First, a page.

Davis Station in Summer
Photo/Illustration: Photograph © Darryl Seidel /Australian Antarctic Division
Davis Station in Winter
Photo/Illustration: Photograph © Darryl Seidel /Australian Antarctic Division

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Comments

  1. tractor1 08/03/2012

    An amazing challenge. Who'd a thunk growing veggies in Antarctica. Well done!

  2. User avater
    meander_michaele 08/03/2012

    Wow, this sure puts things in perspective for the rest of us. Obviously, the actual produce from these efforts is the main point of the endeavor but I'll bet that just to walk into the green house areas and see the greenery and smell the heavenly smell of living and growing plants is a great lift to the spirits.

  3. paiya 08/03/2012

    Darryl and co, amazing ingenuity, determination and persistence. You are inspiring! Having lived in Montreal for many years, I know that having greenery indoors helps to counteract white, white and more white.

    Michelle, your post did not appear in my email box today, and I went back to yesterday's post to get entry to this one. Perhaps it happened to other people too and that is the reason for so few comments today.
    Hope you have recovered fully.

  4. KarinCa 08/03/2012

    The email just came in, probably a little late for the East Coast but just in time for the West. Greetings from 103 degree hot Sacramento Valley, CA to Antartica!! Your vegetables look fantastic, I hope those tomatoes don't grow any taller or they'll hit the lights! And your cucumbers look better than mine, I have to water them 3 times a day to keep them from shriveling. Great job!! And thanks, Michelle, for this treat!

  5. EyeLean 08/03/2012

    How fun! and super inspiring! I live in the Pacific NW and am always moaning about the scarcity of warm days to grow hot loving veggies..well, no more! If these awesome (and dare I say a little crazy?!) people grow in conditions like that...WOW! No more excuses!

  6. kzoocookie 08/03/2012

    Wow -- go team!
    Are you planning on having a garden tour for the other people stationed there who aren't regular volunteers? Or can they visit sometimes?

  7. marabro 08/03/2012

    interesantisimo!!!! hidroponia en la antartida!!!!
    si pueden cultivar alli, todo se puede!!!!
    genial

  8. ncgardener 08/03/2012

    Wow that is amazing and so impressive. I have no excuse not to be motivated. Hydroponics, hmm!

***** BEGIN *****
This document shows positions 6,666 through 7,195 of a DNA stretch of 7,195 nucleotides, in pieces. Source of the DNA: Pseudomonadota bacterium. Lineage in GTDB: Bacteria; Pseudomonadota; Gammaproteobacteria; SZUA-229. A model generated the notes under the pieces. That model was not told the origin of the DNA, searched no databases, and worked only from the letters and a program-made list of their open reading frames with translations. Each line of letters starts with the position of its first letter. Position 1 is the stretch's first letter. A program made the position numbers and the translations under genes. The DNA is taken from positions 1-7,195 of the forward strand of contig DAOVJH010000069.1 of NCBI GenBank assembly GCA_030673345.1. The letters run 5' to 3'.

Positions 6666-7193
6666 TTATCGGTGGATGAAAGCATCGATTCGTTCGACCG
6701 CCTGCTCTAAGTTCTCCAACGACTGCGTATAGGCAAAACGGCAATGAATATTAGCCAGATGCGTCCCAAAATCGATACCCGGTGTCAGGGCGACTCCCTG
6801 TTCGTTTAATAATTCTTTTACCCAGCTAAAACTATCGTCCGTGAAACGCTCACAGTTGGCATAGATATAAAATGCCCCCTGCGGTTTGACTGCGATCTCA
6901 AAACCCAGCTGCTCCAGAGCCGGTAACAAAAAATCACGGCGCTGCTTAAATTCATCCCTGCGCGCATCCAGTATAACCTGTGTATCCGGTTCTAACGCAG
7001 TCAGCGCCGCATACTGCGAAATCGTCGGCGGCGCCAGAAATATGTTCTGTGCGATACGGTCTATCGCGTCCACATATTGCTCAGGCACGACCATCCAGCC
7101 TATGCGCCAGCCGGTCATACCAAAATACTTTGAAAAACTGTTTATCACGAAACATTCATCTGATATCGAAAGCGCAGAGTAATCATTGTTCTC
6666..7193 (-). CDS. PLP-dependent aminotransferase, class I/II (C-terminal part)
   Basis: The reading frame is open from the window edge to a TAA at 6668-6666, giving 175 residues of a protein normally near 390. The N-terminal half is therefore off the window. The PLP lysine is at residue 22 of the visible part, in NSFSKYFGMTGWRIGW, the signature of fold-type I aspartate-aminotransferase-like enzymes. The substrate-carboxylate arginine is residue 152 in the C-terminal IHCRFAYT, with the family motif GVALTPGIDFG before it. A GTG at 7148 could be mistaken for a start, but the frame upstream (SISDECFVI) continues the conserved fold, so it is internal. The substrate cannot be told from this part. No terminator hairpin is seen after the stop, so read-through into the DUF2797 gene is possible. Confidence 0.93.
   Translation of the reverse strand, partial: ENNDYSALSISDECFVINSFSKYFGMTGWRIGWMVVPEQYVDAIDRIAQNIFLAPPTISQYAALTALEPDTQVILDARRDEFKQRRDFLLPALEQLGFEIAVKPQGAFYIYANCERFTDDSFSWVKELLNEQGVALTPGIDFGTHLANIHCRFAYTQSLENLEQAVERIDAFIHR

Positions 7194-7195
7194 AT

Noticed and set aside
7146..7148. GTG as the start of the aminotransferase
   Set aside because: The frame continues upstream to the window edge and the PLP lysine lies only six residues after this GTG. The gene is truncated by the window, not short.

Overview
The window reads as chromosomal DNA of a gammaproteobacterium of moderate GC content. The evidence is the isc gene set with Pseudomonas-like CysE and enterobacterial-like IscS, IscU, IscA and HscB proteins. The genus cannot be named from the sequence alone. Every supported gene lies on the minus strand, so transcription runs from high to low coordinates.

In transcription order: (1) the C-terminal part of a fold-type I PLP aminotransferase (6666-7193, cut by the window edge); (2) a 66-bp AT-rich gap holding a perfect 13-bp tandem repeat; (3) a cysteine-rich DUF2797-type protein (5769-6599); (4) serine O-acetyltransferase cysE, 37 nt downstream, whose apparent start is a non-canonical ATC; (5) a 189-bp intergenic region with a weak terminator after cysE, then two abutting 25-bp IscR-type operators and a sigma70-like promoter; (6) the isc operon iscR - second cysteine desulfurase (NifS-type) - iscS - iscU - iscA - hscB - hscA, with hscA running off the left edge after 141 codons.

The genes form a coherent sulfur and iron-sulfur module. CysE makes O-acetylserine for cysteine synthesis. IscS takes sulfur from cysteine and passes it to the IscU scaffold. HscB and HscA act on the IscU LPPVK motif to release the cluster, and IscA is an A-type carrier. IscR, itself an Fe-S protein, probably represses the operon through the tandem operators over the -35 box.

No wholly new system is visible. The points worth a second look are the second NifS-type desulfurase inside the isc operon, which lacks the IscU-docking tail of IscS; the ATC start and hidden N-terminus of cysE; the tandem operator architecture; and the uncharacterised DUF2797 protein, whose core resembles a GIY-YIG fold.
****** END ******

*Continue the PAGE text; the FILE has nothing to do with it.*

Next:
9. passwords 08/03/2012

    Thank you so much, Darryl. This was so interesting. I imagine having the ability to do gardening in such a harsh environment really lifts the spirits, plus having fresh veggies you have grown yourself is uplifting.

  10. Annek 08/04/2012

    fascinating Darryl!

  11. PerenniallyCrazy 08/04/2012

    This is totally wicked Darryl!

  12. GreenGrowler 08/07/2012

    WOW!! Awe-inspiring accomplishment - I will (try) never to grumble about deer, hail, bad weather, etc. again! Man's tenacity never ceases to amaze....thanks for sharing Darryl.
    And kudos to you Michelle, for "digging" him up!

  13. crazeknot 08/08/2012

    That's amazing growing a garden in Antarctica. What a wonderful story. That's proves U can grow anywhere.

  14. daz82 08/13/2012

    Hi Kzoocookie,Thankyou for your questions. Everyone on station is aloud to go into hydroponics whenever they please, it is for the community after all! Smokers are advised to wear clean clothes free of smoke residue and everyone is encouraged to wash their hands. We get quite a few visitors over our summer period (nov-feb) from other stations nearby. This year we have had Russians, Chinese and Indians all come for a visit and they love our hydroponic setup! We try to give them a little fresh produce as a small gift.
    Meander1, absolutely! there is nothing better when the weather turns nasty outside then to go to Hydroponics and do some gardening. Because there are no bees in Antarctica we have to help pollenation with fine brushes to help spread the pollen. Or some people go and simply read a book!